The Royal Military College Saint-Jean reached the milestone of being recognized again as an educational institution at a university level this month.
On June 3, the Minister of National Defence Harjit S. Sajjan marked the passage of Bill 93. Resulting from initiative 3 of Canada’s Defence Policy, Bill 93 recognizes the Royal Military College Saint-Jean as an educational institution at the university level.
Return to University Status
The return to university status comes after the closure of RMC Saint-Jean in 1995 and its reopening for college education in 2008, as stated in a press release.
After the National Assembly of Québec passed Bill 93, Sajjan made the following statement, “Through this initiative, Canada committed to restore the university affiliation of RMC Saint-Jean to help prepare the next generation of Canadian Armed Forces leaders for success. In addition to our investment of nearly $10 million between 2018 and 2021 and upcoming additional investments to support RMC Saint-Jean, the college has returned to the list of educational institutions at the university level, enabling graduates to earn degrees from a recognized university, while also providing Officer Cadets and Naval Cadets the opportunity to complete their education in Quebec.
“I would like to thank everyone working to train, educate and prepare future officers for the emerging and constantly evolving needs of the Canadian Armed Forces in domestic and international contexts. Thanks to the faculty, support staff and team at RMC Saint-Jean, the first cohort of bachelor’s students in International Studies graduated on May 14.”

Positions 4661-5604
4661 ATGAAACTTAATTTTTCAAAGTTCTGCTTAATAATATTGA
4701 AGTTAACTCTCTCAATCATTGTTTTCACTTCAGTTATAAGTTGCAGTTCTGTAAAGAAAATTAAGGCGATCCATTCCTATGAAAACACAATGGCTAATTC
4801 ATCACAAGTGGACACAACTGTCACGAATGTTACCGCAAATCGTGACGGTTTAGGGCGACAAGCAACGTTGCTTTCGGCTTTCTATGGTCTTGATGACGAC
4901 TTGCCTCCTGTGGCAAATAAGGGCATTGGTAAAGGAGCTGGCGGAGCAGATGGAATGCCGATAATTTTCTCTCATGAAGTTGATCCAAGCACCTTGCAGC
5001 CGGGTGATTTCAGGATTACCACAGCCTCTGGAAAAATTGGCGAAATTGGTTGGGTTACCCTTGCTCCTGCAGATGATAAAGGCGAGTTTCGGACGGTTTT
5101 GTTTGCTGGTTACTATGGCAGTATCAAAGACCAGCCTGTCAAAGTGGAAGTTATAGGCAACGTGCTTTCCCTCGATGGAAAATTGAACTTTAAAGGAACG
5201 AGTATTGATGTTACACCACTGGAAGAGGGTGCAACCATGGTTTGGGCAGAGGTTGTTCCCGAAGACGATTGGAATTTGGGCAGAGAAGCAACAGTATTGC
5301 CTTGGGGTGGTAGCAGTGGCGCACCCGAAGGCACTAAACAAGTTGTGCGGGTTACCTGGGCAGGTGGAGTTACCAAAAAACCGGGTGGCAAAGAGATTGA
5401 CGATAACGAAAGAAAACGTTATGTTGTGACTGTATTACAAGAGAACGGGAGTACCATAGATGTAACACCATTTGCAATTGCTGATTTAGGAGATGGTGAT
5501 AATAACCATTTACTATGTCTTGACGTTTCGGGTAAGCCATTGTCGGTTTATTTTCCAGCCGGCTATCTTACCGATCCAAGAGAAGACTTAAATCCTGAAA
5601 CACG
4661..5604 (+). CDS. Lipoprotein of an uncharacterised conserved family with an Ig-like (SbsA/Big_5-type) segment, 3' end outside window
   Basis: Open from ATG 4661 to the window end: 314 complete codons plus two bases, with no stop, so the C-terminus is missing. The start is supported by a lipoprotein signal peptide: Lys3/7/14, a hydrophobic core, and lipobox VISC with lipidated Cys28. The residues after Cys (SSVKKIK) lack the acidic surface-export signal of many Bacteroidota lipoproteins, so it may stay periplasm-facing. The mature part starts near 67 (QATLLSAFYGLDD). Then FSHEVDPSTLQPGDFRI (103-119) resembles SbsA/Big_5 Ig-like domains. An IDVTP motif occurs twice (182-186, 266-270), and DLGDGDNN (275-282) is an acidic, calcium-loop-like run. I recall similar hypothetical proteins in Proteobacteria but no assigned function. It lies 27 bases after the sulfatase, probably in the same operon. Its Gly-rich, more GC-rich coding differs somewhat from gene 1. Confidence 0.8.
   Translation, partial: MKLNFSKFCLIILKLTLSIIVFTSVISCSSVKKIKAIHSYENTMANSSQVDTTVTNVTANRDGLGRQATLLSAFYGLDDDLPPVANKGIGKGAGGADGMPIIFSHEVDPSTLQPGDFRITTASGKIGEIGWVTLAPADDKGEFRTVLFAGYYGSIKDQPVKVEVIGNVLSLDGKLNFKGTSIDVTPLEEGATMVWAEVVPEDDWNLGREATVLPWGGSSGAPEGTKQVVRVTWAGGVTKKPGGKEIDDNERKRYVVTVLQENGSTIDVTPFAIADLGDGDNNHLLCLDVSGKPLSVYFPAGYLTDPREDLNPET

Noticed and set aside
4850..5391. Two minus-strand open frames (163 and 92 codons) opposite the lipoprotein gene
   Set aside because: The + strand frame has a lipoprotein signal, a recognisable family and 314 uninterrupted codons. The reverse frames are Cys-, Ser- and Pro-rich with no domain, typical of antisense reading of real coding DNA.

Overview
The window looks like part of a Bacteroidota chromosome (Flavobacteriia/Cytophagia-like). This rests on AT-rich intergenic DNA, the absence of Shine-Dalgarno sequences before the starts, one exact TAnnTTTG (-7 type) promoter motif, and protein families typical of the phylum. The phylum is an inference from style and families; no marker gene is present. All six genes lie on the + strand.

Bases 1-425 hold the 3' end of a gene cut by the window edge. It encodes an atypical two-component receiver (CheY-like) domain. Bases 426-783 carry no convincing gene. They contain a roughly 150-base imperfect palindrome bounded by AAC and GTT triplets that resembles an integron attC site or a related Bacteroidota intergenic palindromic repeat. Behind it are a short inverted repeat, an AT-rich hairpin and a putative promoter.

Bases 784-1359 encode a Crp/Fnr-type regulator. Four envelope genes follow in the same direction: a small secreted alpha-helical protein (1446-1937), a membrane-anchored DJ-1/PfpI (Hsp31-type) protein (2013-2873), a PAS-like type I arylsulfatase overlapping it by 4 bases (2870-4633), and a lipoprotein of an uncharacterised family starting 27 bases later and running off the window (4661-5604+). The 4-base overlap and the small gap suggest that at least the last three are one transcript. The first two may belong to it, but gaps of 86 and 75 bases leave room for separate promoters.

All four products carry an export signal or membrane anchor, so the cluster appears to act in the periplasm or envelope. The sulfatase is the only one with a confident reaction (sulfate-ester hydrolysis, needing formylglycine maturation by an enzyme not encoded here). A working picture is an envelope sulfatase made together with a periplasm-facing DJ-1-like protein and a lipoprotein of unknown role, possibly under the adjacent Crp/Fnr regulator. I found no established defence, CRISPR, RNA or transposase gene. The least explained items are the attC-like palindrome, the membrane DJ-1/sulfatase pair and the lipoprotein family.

Over 300 Officer Cadets & Naval Cadets
According to Minister Sajjan, during the 2020-2021 academic year, over 300 Officer Cadets and Naval Cadets from across Canada studied at RMC Saint-Jean, of which 25 per cent were women, and 65 per cent were Francophones. The Canadian Government is committed to keeping the French language alive in the Canadian Armed Forces, and that’s what restoring RMC Saint-Jean’s university status demonstrates.
Sajjan said this important step will “ensure increased opportunities for Canadian Armed Forces members to pursue their career in French, and will strengthen the French language across the country.”
In combination, this approach and a complete post-secondary program, including physical conditioning and military leadership programs, will allow future officers to succeed in complex environments once their training is complete, Sajjan noted.
He ended his statement by saying, “With a diversity of Officer Cadets and Naval Cadets from across Canada, we will continue to implement a profound culture change, creating a healthy, inclusive place to live and work.”